Monday, February 10, 2014

Grape-colored Grace and the Soli Deo Gloria Party

Welcome to Soli Deo Gloria!  This group exists to empower women to authentically share their hearts.  Want to learn more?  Click here to find out ways you can be involved here.
Some things to know:
1.  It's important to take some time to visit a new friend.  If you decide to link up, be sure to stop by your neighbor's place.  We want to make sure everybody at this party feels a little love!
2.  We are a safe place to be real.  I deeply cherish your involvement in the community.  Consider answering the question from "Let's get real" at the bottom of the post.
3.  Please be sure to check out our Woven with Love auction item at the end of the post!

I've read the first part of the second chapter of John many times.  This is what I used to think:  There was this wedding at Cana.  Jesus was there.  They ran out of wine, so He miraculous made some more out of some water.  He was also slightly annoyed by His mother.  Oh, and His wine was really good.

End of story.

Oh, but there is so much more.  I never picked up on the symbolism tucked in the story, but the more I learn about John and his intentions for writing this gospel in this way, the more I realize there is a deeper story he wants me to grasp.  And maybe Jesus wants me to know He didn't speak to His mom in a rude voice.  (Because so often the English language just does not do the Greek intention justice.)

There are so many aspects to this story I had never thought twice about:

  1. The timing and location of the miracle.
  2. Jesus chose a wedding at which to start revealing more about His power.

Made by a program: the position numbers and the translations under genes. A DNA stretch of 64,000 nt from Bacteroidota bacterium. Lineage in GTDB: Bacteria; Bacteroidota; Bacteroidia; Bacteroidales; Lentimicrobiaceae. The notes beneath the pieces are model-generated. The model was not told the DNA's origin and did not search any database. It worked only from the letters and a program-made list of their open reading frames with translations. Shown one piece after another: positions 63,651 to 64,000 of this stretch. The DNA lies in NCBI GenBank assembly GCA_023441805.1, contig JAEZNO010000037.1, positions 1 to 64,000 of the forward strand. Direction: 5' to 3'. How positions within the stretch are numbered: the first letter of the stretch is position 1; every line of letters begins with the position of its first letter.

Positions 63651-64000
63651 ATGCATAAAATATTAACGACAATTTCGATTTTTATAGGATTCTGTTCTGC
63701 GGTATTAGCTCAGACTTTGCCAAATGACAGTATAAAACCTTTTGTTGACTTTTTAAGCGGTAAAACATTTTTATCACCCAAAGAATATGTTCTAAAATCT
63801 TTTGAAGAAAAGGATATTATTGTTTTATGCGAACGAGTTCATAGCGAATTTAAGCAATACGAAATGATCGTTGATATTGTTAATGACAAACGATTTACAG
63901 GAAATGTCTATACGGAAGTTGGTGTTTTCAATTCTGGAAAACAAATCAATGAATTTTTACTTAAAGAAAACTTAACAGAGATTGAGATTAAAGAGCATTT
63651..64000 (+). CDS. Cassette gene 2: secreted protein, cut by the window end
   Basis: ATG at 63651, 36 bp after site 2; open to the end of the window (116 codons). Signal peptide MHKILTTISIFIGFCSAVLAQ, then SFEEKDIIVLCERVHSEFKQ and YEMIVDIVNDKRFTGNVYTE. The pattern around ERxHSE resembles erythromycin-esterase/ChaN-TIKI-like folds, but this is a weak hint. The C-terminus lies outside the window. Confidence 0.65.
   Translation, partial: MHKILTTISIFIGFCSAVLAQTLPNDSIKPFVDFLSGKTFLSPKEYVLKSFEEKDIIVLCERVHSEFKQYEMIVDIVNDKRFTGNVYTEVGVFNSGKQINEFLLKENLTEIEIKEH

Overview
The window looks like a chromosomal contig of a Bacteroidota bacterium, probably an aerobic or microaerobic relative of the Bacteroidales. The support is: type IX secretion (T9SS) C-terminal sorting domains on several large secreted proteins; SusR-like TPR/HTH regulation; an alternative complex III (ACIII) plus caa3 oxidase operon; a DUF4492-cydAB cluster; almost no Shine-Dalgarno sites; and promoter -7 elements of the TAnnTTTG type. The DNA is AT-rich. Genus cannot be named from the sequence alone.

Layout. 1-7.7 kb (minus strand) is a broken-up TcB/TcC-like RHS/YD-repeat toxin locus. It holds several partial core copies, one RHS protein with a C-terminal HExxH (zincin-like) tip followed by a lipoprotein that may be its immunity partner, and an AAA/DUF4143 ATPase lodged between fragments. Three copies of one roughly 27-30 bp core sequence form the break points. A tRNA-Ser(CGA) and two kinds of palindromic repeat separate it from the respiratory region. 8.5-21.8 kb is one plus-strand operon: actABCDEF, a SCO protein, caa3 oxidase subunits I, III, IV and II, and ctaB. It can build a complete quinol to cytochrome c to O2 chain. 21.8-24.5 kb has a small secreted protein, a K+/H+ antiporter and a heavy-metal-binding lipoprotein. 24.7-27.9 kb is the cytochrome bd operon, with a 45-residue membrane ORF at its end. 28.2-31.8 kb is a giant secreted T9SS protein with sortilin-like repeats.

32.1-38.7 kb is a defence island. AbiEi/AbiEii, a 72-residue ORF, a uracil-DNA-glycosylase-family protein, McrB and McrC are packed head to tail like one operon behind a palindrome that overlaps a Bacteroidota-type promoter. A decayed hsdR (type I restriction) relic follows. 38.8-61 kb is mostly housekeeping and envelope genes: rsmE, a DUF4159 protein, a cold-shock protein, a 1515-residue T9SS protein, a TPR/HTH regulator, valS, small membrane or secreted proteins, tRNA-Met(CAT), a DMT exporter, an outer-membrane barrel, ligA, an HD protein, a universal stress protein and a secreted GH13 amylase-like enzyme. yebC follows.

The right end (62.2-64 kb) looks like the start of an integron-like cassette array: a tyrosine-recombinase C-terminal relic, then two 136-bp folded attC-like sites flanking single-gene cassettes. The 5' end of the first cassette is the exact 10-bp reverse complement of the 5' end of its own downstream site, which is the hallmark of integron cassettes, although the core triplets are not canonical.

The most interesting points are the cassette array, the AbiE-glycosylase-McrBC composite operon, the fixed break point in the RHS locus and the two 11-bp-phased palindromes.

3. The fact that Jesus was at a family wedding.
  4. What was going through Mary's head when she asked Jesus for help?  Did she expect a miracle?  Could she even begin to grasp the heartache she would feel when she realized the fullness of when His hour would come?
  5. To run out of wine was to fail desperately in the realm of hospitality, which was no bueno in that culture.  In fact there is a Rabbinic saying that highlights the importance of wine quiet nicely: "Without wine there is no joy."  (Just to be clear, they aren't advocating drunkenness.)
(I created a whole sheet that helped my Bible study ladies dig into scriptural significance and insight into why the above aspects of this chapter are important. If you would like this reference sheet, just click here.)

But what hits me most about this story now that I have researched more is this:
There were 6 stone jars that each held between 20 and 30 gallons of water.  This water was used for the ceremonial hand washing required by their Jewish tradition
Did you know the number 6 in Jewish tradition symbolizes imperfection?

And Jesus turns that water in those imperfect, legalism-holding vessels into wine.  He took all the impurity, all the sin, all the dirt and grime that cloaks our souls stored in these stone jars and used this, yes this, to  make the best tasting wine.  Wine that is a symbol of the blood He shed for us when He died to free us from this imperfect law.

He didn't make just a little bit of it.  He made somewhere around 180 gallons of it.  Enough to get a whole village schnockered for a week.

And it was good.  The best gift.  One that made the Master of Ceremonies pause as this grape-colored grace touched his lips.

"You have saved the best until now."

God saved His best gift for last.  Jesus.  And through this miracle, we see Him taking the law in all its imperfection and pouring out something new.

Free, abundant grace.


And to think...this failure, the running out of wine, was necessary.  Our failure is necessary.  If we do not fail, we do not need Jesus.  Our failure gives Him something to transform.  And transform He does...into something far better than we could ever have imagined.